Known alternately as the coronavirus recession, the Great Shutdown, the Great Lockdown, or the Crisis of 2020, the breadth and depth of the economic impact of the COVID-19 pandemic was swift and thorough. No sector will emerge unaffected, many individual businesses will not emerge at all.

Analysis from the World Bank’s June flagship report Global Prospects concludes that the “COVID-19 pandemic has, with alarming speed, delivered a global economic shock of enormous magnitude, leading to steep recessions in many countries. The baseline forecast envisions a 5.2 percent contraction in global GDP in 2020—the deepest global recession in eight decades, despite unprecedented policy support.”

This is a stark assessment. Seldom has such a destabilizing event had such a global and immediate impact on people and economies.

In May, Boston College’s Master of Science in Applied Economics program convened with four prominent economists and faculty members to discuss the global impact of the Great Shutdown. The panel discussed health economics, the complexities of modeling COVID-19 cases and hospital demand, and what the global economy may look like as we slowly emerge into a new normal.

The group reconvened in July to reflect on their previous projections and gauge the evolution of the pandemic since then. They consider what they got right, what they got wrong, and what the future may hold.

Moderating both conversations was Aleksandar Tomic, Ph.D. Dr. Tomic is Associate Dean for Strategy, Innovation, & Technology, and Program Director of the Master of Science in Applied Economics program at Boston College’s Woods College of Advancing Studies.

Following is a synopsis of these discussions.

Discussing the Economic Impact of an Outbreak

“To say that these are unprecedented times would be an understatement of at least a decade, if not a century,” said moderator Dr. Tomic at the start of the May 14 webinar. “We are dealing with a multidimensional issue.”

In order to “pull back the curtain on all things COVID,” Dr. Tomic was joined by four panelists. All four are faculty members of the Applied Economics Program at Boston College.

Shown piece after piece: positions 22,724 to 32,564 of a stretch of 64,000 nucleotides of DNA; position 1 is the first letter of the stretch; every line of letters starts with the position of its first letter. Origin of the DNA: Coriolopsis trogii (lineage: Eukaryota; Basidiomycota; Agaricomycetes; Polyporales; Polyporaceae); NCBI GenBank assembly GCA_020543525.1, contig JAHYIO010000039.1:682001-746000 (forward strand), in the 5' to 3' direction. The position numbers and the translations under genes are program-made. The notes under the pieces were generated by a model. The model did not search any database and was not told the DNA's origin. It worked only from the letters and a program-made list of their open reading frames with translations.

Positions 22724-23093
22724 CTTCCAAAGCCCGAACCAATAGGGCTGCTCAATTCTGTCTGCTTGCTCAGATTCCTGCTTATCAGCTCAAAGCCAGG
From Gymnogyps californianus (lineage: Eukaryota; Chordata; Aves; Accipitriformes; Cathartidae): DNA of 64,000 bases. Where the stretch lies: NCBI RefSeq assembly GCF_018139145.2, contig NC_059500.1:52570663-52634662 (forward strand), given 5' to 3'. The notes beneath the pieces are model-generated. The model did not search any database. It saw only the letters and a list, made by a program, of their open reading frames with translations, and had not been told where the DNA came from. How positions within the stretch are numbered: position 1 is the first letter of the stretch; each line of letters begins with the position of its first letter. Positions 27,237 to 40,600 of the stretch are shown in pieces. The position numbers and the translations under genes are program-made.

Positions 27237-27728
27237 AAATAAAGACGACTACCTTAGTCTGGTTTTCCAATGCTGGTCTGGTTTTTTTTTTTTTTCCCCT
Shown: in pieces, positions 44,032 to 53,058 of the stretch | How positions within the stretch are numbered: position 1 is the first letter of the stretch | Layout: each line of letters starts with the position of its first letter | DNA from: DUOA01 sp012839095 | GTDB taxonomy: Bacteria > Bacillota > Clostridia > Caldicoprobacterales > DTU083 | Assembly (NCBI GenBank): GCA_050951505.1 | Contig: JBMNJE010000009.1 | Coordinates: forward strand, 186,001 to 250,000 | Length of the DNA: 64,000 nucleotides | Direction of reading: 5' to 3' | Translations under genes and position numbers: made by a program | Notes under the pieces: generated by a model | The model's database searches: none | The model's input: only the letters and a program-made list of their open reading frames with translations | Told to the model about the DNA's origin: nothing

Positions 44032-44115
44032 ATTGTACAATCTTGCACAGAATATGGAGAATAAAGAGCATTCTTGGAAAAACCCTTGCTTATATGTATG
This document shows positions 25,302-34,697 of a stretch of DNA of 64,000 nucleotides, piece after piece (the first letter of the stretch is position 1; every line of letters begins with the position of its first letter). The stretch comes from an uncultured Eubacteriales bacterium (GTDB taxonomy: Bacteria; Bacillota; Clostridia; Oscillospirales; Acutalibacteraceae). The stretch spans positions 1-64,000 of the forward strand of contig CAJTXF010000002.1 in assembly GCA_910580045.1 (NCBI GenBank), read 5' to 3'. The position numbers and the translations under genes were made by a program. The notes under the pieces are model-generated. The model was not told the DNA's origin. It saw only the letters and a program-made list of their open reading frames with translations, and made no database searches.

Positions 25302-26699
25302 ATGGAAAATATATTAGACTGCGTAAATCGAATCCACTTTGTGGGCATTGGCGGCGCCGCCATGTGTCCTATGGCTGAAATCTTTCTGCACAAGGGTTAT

• Lawrence Fulton, Associate Professor and Undergraduate Programs Director, Texas State University.
  • Diana Bowser, Associate Professor, Brandeis University, Heller School for Social Policy and Management and Harvard T.H. Chan School of Public Health.
  • Ataman Ozyildirim, Senior Director, Economics and Global Research Chair at The Conference Board.
  • Can Erbil, Professor of the Practice of Economics at Boston College.

Let’s examine each of these experts’ takeaways, starting with their initial comments from the May webinar and then their follow up remarks from July.

Dr. Lawrence Fulton – Modeling and Data

Dr. Fulton teaches predictive analytics and machine learning. He spoke to the challenges of modeling COVID cases and projecting the course of the disease. “The hard part,” Dr. Fulton says, “is that this is a very, very new virus. And the data we have is suspect and limited.”

As more data comes in, models and forecasting improve, but Dr. Fulton cautions that “data may be poorly reported, incomplete, or just inaccurate. So, trying to use that for our own models is difficult at best. That becomes another issue with forecasting, and because COVID-19 is so new, we have very limited experience with it.”

Dr. Fulton praised the CDC’s use of “ensemble models,” including the Kermack-McKendrick theory devised in the early 20th century, to more sophisticated stochastics-based models. “I think that the CDC is doing a reasonable job at trying to get the forecast right, and given the forecast I’m looking at their curves, and it looks like by the middle of June we’ll definitely be at the flat spot, so a month from now we’ll definitely be at the flat spot.”

That forecast, of course, depended upon one of the most difficult things to model – human behavior. “If we can slow the contagion down through social distancing or other measures, if we can just slow it down, that allows us to get the resources into play so that there is not a mass casualty situation,” says Dr. Fulton.

When we rejoined with Dr. Fulton in July, he acknowledged that “we did have a little bit of a lull and now we have a resurgence.” Even with the loosening of restrictions, his emphasis going forward remains squarely on data and how we define our baseline assumptions and interpret data based on those assumptions. From the leadership down, failures in defining the forecasting problem has led to misleading conclusions.  “There’s no forecasting,” he says. “When you start to change the variables you want to forecast, there’s no way you can do it accurately. Not only are we not recording a constant case rate, but we also are not reporting a common death rate. We are relying on bad data.”

Dr. Diana Bowser – Policies and Their Impact

Where Dr. Fulton spoke to data modeling and forecasting to better understand the virus’ trajectory, as a health economist, Dr. Diana Bowser studies health policy changes and their impact throughout the world. For Dr. Bowser, policy and the behavioral response to that policy is key.

“All countries are dealing with this COVID outbreak differently,” Dr. Bowser said in May. “I use that natural variation in those policies to understand the impact on health systems, and then eventually to measure how that impacts mortality and other outcomes in specific populations.” It is a process that usually takes years, but for this pandemic took only months.